John Schuerholz, Atlanta's venerable general manager, views his team's failure last season to win a 15th straight division crown as anything but a portent of a Braves-less New World in the NL East. "Last year was a bump in the road for us," he says. "We were able to feel what it was like not to win, and we didn't like it. Now we're back on track."
To jump-start their speedy turnaround, Atlanta will rely on a five-player Georgia-bred cadre, none of whom was older than 10 when the streak began. The group -- the fruit of a Schuerholtz epiphany 10 years ago that a disproportionate percentage of the game's top talent was emerging from the Braves' backyard -- includes starters Kyle Davies (raised in Stockbridge) and Chuck James (Mableton), and lefty specialist Macay McBride (Sylvania). The headliners, though, are best friends and longtime roommates who first played together on the 1996 Moores Mill Mustangs travel team: Lilburn-raised rightfielder Jeff Francoeur and Duluth-raised catcher Brian McCann.
Call the 23-year-olds -- with apologies to the ATL's similarly named platinum-selling crunk rappers -- the Yin Yang Twins because in most ways, says McCann, "we're about as different as you can get." Francoeur is gregarious and perpetually energetic, with a "How you doing?" for every reporter and clubhouse attendant, while the reserved McCann, Francoeur says, is "trying to sleep all the time."
"It's a symbiotic relationship," Francoeur says. "He keeps me relaxed, and I get him going."
Neither requires motivation when it comes time to compete -- particularly when the competition is between the two. Mario Kart sessions become hours-long battles; three springs ago a heated seven-game Ping-Pong series ended with Francoeur taking a swing at the victorious McCann. Their brotherly rivalry is more healthy on the diamond. Although McCann reached the majors a month ahead of Francoeur in 2005, Francoeur mashed 10 homers in his first 30 games while McCann toiled as a backup who mostly caught John Smoltz.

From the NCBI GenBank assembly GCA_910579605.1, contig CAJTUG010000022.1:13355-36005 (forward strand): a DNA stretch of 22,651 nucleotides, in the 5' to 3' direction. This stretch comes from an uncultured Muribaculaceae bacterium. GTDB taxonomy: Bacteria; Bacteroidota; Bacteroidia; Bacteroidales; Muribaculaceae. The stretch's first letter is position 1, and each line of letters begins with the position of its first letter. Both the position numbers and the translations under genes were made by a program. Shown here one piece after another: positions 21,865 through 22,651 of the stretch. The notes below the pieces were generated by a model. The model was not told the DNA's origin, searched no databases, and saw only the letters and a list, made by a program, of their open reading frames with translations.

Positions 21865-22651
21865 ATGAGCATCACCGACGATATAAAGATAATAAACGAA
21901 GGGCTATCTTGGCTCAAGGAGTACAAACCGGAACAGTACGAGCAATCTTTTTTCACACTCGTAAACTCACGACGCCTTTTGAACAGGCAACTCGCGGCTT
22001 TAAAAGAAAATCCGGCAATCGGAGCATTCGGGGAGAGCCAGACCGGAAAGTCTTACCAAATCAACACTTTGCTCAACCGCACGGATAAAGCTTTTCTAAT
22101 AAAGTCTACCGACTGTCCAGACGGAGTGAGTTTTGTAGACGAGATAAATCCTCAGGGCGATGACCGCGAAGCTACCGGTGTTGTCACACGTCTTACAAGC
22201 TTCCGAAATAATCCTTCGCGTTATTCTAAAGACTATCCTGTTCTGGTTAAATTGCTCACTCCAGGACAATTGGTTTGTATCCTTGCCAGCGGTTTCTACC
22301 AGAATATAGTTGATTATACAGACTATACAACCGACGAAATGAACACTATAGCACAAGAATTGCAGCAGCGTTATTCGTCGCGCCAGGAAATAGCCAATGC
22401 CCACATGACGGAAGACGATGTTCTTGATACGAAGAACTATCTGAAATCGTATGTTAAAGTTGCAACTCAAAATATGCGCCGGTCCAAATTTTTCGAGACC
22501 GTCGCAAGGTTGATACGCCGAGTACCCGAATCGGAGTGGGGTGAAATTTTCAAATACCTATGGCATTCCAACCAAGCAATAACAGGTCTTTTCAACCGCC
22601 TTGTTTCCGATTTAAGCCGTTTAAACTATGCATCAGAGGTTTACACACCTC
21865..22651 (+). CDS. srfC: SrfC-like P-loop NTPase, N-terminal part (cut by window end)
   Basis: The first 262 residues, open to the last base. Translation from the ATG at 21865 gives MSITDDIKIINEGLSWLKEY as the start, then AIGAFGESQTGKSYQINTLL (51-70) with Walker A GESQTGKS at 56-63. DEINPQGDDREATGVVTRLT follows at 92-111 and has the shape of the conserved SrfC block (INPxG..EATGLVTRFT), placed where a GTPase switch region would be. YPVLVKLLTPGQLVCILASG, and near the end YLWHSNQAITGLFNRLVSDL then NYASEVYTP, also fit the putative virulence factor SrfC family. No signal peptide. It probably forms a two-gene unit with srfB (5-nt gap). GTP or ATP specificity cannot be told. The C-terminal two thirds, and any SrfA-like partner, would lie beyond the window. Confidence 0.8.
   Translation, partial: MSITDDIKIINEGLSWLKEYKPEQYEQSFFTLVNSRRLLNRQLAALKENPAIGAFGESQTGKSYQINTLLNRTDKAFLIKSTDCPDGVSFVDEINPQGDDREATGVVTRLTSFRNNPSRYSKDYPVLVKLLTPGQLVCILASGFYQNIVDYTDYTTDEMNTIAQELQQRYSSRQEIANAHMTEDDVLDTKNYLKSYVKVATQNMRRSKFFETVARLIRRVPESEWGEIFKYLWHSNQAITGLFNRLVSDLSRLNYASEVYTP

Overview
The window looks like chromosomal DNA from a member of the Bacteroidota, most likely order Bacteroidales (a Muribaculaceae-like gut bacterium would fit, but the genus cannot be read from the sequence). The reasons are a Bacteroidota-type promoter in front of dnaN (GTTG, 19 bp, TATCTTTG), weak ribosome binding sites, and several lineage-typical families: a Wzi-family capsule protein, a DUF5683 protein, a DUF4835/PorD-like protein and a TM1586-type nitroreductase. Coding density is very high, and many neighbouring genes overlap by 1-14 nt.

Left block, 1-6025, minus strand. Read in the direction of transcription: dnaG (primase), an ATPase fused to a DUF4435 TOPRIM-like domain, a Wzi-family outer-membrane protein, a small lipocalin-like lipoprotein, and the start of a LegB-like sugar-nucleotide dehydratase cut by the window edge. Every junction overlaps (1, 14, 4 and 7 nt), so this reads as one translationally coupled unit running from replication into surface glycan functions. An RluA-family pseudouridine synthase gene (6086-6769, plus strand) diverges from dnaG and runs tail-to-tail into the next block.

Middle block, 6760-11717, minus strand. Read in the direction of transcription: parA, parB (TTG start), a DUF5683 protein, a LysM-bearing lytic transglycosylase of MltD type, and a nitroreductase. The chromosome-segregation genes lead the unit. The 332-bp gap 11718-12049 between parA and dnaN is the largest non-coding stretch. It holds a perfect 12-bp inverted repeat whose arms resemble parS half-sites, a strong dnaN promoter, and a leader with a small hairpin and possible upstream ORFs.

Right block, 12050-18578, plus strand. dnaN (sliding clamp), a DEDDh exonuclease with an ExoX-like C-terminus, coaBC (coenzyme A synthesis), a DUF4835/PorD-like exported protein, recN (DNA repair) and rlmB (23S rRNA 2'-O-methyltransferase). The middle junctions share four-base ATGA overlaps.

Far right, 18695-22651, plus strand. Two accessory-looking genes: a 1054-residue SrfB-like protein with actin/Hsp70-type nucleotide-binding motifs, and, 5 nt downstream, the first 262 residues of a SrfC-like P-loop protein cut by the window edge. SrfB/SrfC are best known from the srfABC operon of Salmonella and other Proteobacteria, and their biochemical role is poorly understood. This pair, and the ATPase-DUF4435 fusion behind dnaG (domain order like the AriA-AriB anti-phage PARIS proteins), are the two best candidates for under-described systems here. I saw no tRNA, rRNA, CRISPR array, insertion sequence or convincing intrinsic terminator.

That Smoltz trusted the then 21-year-old McCann as his personal catcher hinted at the role reversal McCann and Francoeur would undergo in 2006. "When the veteran, the bell cow, the Mr. Reliable of this pitching staff says, 'I want this kid to catch for me,' that says it all," says Schuerholz. Francoeur put up solid power numbers but demonstrated an incomplete skill set. McCann, meanwhile, became baseball's best all-around catcher this side of Joe Mauer.
After starting 28-25 last season, Atlanta looked to be in contention behind its young Georgians. Then came a 6-21 June, a swoon that prompts Schuerholz to wax metaphorical. "June became the mirror of truth that reflected the deadly flaws of our team," he says. Chief among those flaws was a bullpen that Schuerholz called a "debacle"; it had a 5.13 ERA in the month and five of its NL-high 29 blown saves.
Schuerholz addressed the need by trading for closer Bob Wickman, once-and-future closer Mike Gonzalez and Rafael Soriano, who has closer's stuff. "Even in the years the Braves won, they did not have this kind of bullpen," says one rival G.M., who believes the upgrades make Atlanta a cofavorite, along with New York and Philadelphia, to represent the NL in the World Series. Braves fans may be cheering into October once more.
Cheering loudest will be McCann's Cans, a coterie that dresses up as beer containers to support their favorite catcher -- or will it be the hot-dog-costumed Francoeur's Franks? "I've met the Franks," says Francoeur. "They'd beat up McCann's Cans." Counters McCann, "Who wouldn't rather have a beer than a hot dog?" For the Braves, competition between their two young hot shots can only have positive results. -- Ben Reiter
Issue date: March 26, 2007